Policy expert suggests strategies to combat ‘campus wokeness’

Frederick M. Hess with the American Enterprise Institute said that ‘campus wokeness’ includes ‘intimidated students’ and ‘the new reign of diversity, equity, and inclusion (DEI) enforcers.’

When colleges ‘claim to be racist or oppressive as a way of virtue-signaling,’ they ‘should be ineligible for federal aid,' Hess argued.

A recent report by the American Enterprise Institute (AEI) suggests how “public officials, donors, litigators, and other actors” can combat “campus wokeness.”

Frederick M. Hess, a senior fellow and the Director of Education Policy Studies at AEI, published his report as an op-ed in National Review.

Hess argued that campus wokeness involves “intimidated students,” faculty who “fear to speak up” amidst “the new reign of diversity, equity, and inclusion (DEI) enforcers,” “[a]nd academic journals and learned societies” that “have become increasingly politicized.” 

One of his solutions references a 2020 incident at Princeton University. After the university’s president claimed that the institution is systemically racist, the Department of Education (DoE) under the Trump administration warned that Princeton could pay back over $75 million in federal funds. 

Princeton’s ‘admitted racism’ raises questions about the accuracy of ‘nondiscrimination and equal opportunity assurances’ it’s made to the DOE,” the New York Post reported

“Officials [were] also ‘concerned Princeton’s many nondiscrimination and equal opportunity claims to students, parents, and consumers in the market for education certificates may have been false, misleading, and actionable substantial misrepresentations,’” the New York Post continued, quoting Assistant Secretary Robert King. 

A spokesperson for Princeton clarified the president’s statement and wrote, “‘It is unfortunate that the Department appears to believe that grappling honestly with the nation’s history and the current effects of systemic racism runs afoul of existing law.’” DoE closed its investigation into Princeton about five months after it commenced, according to The Daily Princetonian

[RELATED: Princeton alumni group publishes letter criticizing event's lack of viewpoint diversity]

Hess said that Princeton’s “backpedaling” happened “at a remarkable rate.”

“College leaders have increasingly asserted that their institutions are systemically racist. If this is true, their colleges should be ineligible for federal aid,” Hess wrote. “If it’s not true, such assertions are irresponsible and destructive.”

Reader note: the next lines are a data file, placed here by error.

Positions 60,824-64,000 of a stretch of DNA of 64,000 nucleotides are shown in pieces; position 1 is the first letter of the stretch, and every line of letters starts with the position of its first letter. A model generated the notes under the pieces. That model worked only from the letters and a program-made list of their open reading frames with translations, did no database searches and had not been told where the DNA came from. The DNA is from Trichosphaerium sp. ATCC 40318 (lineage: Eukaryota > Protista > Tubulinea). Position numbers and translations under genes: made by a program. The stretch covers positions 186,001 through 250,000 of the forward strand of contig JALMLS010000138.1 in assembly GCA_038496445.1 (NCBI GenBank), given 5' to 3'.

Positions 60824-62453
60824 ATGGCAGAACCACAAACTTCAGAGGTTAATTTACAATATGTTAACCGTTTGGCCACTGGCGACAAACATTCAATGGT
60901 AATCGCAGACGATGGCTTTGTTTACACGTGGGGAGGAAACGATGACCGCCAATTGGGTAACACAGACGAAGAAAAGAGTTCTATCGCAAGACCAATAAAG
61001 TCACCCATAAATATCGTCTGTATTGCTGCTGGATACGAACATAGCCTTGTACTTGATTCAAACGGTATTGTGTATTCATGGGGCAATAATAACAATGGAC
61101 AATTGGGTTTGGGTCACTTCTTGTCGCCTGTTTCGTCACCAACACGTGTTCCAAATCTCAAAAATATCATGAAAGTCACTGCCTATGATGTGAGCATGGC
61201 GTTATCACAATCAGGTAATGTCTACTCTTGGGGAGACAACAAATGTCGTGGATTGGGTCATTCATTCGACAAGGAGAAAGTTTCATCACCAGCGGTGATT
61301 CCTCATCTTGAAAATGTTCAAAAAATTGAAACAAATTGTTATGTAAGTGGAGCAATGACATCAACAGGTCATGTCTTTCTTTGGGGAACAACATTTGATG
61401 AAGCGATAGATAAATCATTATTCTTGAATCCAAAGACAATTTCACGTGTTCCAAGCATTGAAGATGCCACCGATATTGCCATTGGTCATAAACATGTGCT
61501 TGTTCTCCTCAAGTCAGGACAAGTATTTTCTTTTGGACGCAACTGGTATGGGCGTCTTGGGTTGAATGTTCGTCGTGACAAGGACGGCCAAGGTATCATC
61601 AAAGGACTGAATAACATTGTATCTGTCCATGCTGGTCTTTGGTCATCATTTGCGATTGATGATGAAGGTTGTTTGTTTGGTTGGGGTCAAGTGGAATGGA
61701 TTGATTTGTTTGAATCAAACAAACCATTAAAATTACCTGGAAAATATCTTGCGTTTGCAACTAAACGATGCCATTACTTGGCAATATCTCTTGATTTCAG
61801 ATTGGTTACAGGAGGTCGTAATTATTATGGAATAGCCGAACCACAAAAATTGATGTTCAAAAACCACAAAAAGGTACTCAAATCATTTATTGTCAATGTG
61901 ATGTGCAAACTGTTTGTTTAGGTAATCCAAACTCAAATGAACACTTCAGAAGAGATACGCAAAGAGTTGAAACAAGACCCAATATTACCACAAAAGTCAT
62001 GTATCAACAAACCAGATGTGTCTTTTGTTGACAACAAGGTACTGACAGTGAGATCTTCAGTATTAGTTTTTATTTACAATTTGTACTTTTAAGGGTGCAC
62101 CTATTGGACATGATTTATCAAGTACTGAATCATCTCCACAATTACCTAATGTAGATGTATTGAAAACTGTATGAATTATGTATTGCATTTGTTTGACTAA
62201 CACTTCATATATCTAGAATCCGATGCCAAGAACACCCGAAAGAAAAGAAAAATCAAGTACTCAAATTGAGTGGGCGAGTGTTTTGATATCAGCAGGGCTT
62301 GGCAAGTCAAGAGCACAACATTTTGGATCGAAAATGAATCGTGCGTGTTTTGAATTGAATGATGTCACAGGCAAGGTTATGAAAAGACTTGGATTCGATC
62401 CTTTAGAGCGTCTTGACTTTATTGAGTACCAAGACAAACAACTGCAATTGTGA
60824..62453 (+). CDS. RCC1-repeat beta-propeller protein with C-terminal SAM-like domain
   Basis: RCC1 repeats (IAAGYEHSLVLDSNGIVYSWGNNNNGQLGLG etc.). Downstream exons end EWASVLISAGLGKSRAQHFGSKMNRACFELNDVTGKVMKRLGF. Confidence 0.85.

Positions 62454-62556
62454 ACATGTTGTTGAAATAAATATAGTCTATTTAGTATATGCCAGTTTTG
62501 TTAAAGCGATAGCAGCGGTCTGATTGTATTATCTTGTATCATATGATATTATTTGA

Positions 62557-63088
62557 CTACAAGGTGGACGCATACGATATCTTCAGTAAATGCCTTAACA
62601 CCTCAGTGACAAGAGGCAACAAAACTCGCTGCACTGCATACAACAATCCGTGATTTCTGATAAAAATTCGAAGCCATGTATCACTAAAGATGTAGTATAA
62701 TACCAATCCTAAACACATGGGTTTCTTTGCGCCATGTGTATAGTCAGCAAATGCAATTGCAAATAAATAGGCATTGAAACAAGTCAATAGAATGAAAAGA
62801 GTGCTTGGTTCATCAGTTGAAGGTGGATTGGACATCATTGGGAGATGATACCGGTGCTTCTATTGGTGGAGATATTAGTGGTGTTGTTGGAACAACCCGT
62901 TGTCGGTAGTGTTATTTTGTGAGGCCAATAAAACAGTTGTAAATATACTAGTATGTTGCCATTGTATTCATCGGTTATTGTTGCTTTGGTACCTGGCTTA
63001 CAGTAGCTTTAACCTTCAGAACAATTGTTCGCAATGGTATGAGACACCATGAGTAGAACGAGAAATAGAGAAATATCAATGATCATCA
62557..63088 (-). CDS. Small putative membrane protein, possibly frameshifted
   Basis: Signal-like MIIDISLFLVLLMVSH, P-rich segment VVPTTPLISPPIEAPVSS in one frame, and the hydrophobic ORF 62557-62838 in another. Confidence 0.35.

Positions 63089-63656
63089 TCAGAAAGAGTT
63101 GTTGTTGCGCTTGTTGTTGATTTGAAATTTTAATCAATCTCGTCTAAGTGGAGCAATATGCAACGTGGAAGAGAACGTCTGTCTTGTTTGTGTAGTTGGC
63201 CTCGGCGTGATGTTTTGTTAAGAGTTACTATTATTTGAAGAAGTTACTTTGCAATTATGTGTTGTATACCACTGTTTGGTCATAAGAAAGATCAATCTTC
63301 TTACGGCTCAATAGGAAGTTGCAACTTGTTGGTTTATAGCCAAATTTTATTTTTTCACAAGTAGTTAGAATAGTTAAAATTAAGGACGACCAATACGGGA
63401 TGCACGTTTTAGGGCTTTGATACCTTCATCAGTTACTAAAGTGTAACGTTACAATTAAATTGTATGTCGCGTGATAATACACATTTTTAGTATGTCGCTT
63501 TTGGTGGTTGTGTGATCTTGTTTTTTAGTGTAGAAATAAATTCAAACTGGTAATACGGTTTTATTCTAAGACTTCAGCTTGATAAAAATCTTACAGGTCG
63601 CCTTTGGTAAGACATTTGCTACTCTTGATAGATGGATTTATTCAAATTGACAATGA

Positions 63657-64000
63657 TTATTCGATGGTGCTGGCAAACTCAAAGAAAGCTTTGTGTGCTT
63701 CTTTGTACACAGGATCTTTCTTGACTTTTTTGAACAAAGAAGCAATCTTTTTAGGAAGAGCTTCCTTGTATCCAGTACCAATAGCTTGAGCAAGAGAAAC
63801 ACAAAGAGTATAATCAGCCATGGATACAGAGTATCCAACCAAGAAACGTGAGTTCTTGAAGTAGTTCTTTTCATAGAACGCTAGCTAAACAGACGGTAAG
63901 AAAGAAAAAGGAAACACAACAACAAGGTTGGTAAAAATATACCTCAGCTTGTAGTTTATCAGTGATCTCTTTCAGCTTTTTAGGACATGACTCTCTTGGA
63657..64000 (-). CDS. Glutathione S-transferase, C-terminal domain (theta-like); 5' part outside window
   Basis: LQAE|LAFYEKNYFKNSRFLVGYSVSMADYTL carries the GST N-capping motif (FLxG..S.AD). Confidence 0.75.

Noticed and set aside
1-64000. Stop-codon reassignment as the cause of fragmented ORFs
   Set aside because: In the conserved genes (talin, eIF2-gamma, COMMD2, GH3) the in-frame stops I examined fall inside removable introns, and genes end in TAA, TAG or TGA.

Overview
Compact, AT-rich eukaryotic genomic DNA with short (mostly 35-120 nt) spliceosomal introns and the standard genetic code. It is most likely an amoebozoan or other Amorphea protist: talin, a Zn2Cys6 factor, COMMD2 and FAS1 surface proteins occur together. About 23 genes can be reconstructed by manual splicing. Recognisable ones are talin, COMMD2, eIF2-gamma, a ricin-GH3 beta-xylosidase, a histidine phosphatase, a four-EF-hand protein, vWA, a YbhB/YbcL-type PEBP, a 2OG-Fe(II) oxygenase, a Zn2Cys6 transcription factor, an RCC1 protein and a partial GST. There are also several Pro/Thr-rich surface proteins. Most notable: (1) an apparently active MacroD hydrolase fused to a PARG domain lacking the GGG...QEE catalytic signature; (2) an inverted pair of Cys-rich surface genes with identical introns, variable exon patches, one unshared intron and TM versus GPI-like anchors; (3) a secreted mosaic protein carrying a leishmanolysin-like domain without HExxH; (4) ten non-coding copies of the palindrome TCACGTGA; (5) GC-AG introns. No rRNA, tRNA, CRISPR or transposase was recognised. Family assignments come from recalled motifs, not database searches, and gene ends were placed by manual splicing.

Hess told Campus Reform that states can pursue investigations similar to the one led by the DoE. 

“Where states are funding institutions which claim to be racist or oppressive as a way of virtue-signaling, the executive branch should ask whether that’s consistent with state laws governing higher ed,” Hess wrote. “Even if it is, there’s a question as to whether taxpayers should be funding or supporting such entities.”

[RELATED: WATCH: College students combat woke intolerance on campus]

His report also called for “new educational institutions.” Hess told Campus Reform that these “include institutions firmly committed to free inquiry and heterodoxy,” such as the University of Austin (UATX). He also suggested that “some” can “provide communities that are unapologetically right-leaning in orientation,” which he compared to left-leaning institutions such as “Oberlin, Swarthmore, or Harvard.” 

UATX and other institutions have a curriculum “that gives students a taste of higher education free of censorship and cancel culture.” In the summer of 2022, UATX hosted “the Forbidden Courses,” a program featuring “instructors [who] are known for their opposition to woke and leftist ideologies on college campuses,” according to Campus Reform

Other institutions, including faith-based colleges and universities, have seen their enrollment increase as students seek a classical education. 

Campus Reform shared report from the founder and CEO of the Classic Learning Test (CLT), Jeremy Tate, who named “‘just a sampling of institutions that have embraced a curriculum rooted in Western tradition—and the faith—only to discover their programs have become more relevant, not less so, to a younger generation.’”

A graduate of Hillsdale College, one of the institutions named in Tate’s report, told Campus Reform that her classes were “‘miles from the common criticism of colleges that mine texts for political grievances or personal validation, whether to bolster one’s preexisting beliefs or further one’s career.’”

Campus Reform contacted Princeton University and UATX for comment. This article will be updated accordingly.